On the other hand, most of the researches that support early childhood vaccinations begin by questioning the ethical values and accuracy of the studies made against MMR vaccines. The first researcher who connected autism to MMR only had 12 purposefully selected autistic children as samples (Lancet retracts 12-year-old article linking autism to MMR vaccines). The research was also funded by people who are in lawsuits with MMR vaccine producers, which puts its credibility in question. The British Medical Council also ruled that the research against MMR vaccines by Wakefield was unethical, showed disregard for the participants and was inconsiderate of the future risks.
A research in Denmark tells, measles, mumps and rubella vaccine was first introduced to Danish children in 1987, but the rise of autism only came after mid 1990's. In order to discover if this fact was due to better diagnosis of autism in the 1990's or the nonexistent correlation between autism and MMR, the study used almost half a million samples of children. The risk of being autistic for vaccinated children was found to be equal to the non-vaccinated children. It also confirmed that providing MMR vaccines as a group, and the age at which children receive vaccine has no effect on the risk of being autistic. (MMR vaccine is not linked with autism, says Danish study).
A research was done in Japan, which was thought to be one of the most convenient countries to evaluate the relation of MMR and autism due to two factors. First, parents in Japan were not exposed to biased media reports, so they were thought to evaluate their children correctly. Secondly, Japan gave the advantage of evaluating autism pre, post and during vaccination, since MMR was given only for children born between 1985 and 1991(MMR-vaccine and regression in autism spectrum disorders: Negative results presented from Japan). This research concluded by disclosing that no relationship exist between the MMR vaccine and autistic regression for all the three periods. The risk of acquiring autism was also found to be equal for all participants in all the three periods of the study.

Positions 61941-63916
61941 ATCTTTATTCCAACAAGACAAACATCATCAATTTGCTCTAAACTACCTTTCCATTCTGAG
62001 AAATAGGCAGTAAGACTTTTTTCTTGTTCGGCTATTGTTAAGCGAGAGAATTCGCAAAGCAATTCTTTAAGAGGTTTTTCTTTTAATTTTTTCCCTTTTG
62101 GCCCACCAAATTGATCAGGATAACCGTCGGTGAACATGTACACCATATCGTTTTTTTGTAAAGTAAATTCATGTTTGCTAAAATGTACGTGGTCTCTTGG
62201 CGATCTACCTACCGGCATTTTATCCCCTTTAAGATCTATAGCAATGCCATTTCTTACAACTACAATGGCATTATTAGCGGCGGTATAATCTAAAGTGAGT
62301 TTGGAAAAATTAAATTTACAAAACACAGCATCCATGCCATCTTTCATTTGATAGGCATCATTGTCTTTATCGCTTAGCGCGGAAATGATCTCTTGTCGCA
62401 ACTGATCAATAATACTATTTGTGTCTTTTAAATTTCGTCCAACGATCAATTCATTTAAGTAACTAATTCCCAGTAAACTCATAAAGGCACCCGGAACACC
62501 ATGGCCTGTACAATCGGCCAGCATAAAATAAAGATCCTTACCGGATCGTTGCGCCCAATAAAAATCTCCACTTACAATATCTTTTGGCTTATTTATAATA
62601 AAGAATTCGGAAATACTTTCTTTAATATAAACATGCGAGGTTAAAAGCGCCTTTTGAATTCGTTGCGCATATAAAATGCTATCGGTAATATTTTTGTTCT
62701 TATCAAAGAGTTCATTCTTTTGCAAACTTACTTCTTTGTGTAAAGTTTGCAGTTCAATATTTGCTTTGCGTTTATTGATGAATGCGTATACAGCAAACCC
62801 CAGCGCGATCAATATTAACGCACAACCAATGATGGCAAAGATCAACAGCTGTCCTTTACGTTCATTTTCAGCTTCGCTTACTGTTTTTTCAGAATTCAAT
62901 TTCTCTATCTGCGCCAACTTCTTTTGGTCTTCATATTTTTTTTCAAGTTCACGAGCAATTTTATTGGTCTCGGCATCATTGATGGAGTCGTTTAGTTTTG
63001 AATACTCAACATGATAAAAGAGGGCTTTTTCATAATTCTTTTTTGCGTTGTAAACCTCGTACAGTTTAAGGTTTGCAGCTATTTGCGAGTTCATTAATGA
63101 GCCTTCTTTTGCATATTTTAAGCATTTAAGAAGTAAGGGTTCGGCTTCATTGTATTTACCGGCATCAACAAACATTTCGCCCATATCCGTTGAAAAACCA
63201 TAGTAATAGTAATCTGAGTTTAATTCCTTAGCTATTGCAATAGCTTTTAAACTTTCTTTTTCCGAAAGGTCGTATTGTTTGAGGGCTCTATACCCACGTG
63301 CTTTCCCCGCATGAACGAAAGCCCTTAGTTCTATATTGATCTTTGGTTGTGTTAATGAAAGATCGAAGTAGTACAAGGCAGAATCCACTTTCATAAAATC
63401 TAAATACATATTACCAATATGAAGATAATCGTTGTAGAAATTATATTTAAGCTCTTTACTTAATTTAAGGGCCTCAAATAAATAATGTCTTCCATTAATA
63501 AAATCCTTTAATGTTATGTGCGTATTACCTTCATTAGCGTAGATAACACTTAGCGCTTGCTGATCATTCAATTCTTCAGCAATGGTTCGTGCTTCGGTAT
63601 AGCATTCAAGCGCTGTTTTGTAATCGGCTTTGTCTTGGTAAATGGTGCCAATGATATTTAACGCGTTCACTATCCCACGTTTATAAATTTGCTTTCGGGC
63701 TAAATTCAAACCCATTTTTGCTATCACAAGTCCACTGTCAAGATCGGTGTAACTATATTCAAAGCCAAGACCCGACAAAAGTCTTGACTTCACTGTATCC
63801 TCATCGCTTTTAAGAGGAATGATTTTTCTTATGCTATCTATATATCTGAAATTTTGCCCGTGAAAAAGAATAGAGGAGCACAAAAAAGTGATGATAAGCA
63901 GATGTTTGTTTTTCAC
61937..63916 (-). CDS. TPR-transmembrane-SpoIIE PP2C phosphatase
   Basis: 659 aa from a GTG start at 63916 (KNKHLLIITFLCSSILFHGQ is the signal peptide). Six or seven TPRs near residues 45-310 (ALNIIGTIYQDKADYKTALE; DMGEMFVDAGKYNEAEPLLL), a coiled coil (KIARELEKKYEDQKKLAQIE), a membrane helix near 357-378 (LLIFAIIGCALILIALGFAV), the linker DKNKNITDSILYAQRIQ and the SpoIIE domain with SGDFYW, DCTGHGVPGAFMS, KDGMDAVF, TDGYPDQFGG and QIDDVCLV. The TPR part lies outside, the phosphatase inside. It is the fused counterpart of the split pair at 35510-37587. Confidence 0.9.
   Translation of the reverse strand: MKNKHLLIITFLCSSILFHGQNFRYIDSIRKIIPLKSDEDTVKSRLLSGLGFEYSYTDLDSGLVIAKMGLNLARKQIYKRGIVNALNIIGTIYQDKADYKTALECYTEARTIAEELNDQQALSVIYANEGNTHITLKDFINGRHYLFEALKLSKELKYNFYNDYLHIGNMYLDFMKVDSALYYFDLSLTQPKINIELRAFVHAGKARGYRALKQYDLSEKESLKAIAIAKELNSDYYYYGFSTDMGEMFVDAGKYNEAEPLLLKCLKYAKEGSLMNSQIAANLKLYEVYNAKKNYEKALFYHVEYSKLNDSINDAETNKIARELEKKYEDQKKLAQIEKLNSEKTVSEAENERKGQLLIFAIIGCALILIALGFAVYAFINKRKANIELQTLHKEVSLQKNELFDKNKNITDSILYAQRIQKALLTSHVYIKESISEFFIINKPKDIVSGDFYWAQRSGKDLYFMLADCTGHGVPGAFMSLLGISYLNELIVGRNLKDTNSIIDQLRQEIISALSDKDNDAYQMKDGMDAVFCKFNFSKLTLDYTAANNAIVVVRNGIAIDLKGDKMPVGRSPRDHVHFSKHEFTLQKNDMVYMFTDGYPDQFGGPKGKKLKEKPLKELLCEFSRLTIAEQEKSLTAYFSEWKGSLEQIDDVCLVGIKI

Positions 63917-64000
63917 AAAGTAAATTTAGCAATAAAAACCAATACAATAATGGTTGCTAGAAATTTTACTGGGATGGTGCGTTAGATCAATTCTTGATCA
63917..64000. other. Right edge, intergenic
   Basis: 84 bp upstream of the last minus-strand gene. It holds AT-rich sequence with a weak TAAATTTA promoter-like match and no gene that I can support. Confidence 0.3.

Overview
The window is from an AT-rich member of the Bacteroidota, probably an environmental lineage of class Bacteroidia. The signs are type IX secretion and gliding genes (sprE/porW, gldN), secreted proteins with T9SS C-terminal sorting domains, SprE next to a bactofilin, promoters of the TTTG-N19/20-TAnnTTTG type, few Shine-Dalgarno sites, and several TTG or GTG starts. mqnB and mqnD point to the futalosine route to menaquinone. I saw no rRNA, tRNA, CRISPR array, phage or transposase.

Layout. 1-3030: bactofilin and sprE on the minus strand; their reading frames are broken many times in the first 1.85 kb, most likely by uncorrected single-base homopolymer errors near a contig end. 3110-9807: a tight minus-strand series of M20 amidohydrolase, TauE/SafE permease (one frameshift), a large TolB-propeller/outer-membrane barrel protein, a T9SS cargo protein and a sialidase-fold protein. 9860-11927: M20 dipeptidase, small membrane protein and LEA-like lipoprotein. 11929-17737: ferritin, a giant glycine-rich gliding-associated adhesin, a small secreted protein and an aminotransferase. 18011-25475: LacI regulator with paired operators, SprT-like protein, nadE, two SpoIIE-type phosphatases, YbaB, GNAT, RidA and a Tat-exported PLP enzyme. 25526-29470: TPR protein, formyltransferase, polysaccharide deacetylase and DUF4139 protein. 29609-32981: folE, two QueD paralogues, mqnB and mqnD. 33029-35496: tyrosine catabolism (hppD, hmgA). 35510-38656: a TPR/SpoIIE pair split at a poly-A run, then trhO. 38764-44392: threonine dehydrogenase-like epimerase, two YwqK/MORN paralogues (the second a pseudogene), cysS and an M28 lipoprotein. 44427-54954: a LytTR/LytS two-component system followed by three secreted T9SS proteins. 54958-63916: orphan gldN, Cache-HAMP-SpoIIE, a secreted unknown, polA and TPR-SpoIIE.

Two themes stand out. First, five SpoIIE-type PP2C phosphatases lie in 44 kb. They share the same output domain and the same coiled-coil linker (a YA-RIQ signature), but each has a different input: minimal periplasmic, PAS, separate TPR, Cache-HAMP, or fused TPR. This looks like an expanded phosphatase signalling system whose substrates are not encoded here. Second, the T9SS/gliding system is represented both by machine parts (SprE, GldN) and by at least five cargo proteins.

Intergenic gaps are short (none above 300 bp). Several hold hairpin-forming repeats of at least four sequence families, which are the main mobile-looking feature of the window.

Before deciding if any of these opposing researches are right or wrong, it is necessary to observe both perspectives. It is known that preservatives in MMR vaccines might have some short-term benign side effects. One of six children might get fever and 1 in 3,000 might get a fever-triggered seizure. As of the facts, it would be hard to conclude that life saving vaccines like MMR are the source of autism with only few purposefully selected samples in a country where 600,000 children take MMR every year (Is the MMR vaccine safe?). Ever since the discovery of this vaccine millions of children have taken it and it has saved lives all over the world. With the growing level of technology, researches have also shown a growing number of proofs that support the vaccine, while rejecting Wakefield's conclusion. Therefore, after observing both sides, it will be the recommendation of this paper to provide MMR vaccine for children. Health care organizations should also work towards family and community level health teachings in order to revert the wrong belief about MMR vaccines and save children.
All in all, any health-related researches should be evaluated for conflict of interest and credibility before publicising findings. Due to Wakefield's inconclusive research many children have passed without taking MMR vaccine. For non-vaccinated children, there will be a high risk of being exposed to measles, mumps and rubella in later life. Considering the risks and benefits of withholding MMR vaccine, it should be one of the top priorities of the health care system to provide MMR to children at the appropriate age. Moreover, future care researchers should learn corresponding lessons from such research practises to avoid mistakes and casualties.